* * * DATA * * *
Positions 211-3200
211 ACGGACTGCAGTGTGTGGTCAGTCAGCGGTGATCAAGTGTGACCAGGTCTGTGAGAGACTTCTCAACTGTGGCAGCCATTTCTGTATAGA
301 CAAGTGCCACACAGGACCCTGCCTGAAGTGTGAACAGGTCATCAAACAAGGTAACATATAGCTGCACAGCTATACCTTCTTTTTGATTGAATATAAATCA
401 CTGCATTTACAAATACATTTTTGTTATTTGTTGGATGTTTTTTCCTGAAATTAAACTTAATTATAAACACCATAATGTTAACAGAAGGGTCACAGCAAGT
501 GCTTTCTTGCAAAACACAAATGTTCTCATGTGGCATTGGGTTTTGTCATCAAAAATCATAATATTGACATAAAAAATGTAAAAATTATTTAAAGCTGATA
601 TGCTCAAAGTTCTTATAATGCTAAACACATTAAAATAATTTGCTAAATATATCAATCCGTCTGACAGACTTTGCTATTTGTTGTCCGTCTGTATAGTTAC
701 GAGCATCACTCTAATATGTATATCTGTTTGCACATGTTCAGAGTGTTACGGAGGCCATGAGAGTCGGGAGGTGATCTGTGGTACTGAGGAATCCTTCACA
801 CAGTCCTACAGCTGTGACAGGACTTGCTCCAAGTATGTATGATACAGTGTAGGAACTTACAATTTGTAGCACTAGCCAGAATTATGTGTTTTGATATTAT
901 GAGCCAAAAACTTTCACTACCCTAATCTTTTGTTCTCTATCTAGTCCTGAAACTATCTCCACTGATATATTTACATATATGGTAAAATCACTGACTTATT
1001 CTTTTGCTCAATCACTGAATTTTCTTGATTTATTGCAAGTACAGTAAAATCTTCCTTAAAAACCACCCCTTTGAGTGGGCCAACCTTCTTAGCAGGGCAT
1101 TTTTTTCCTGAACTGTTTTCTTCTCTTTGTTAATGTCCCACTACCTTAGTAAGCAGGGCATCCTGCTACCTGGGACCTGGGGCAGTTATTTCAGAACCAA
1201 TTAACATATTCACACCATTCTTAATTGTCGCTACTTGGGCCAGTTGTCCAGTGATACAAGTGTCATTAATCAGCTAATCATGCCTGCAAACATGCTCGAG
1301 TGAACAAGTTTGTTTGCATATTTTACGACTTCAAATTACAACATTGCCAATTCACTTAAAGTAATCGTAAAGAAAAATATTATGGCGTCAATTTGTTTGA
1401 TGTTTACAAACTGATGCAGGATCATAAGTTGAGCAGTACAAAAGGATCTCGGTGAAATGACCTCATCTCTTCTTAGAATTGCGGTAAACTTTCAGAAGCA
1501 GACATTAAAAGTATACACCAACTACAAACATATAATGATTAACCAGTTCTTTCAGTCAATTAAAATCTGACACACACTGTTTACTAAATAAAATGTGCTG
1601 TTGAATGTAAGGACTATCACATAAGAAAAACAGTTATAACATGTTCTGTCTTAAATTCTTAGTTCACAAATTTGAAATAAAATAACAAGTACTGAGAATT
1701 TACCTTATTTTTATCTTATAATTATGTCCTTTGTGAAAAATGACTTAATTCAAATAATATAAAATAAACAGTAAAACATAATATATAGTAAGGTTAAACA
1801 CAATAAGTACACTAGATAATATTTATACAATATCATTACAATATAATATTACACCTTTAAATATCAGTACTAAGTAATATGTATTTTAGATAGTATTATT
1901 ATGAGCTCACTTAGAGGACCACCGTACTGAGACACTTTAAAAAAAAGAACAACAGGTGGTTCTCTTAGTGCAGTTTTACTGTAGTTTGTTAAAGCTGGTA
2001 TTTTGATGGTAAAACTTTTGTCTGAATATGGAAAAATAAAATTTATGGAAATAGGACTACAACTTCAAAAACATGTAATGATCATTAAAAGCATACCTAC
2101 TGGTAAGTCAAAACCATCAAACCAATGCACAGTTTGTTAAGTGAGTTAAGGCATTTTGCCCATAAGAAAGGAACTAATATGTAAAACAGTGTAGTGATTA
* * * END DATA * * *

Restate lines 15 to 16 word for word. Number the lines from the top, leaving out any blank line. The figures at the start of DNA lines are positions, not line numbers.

1501 GACATTAAAAGTATACACCAACTACAAACATATAATGATTAACCAGTTCTTTCAGTCAATTAAAATCTGACACACACTGTTTACTAAATAAAATGTGCTG
1601 TTGAATGTAAGGACTATCACATAAGAAAAACAGTTATAACATGTTCTGTCTTAAATTCTTAGTTCACAAATTTGAAATAAAATAACAAGTACTGAGAATT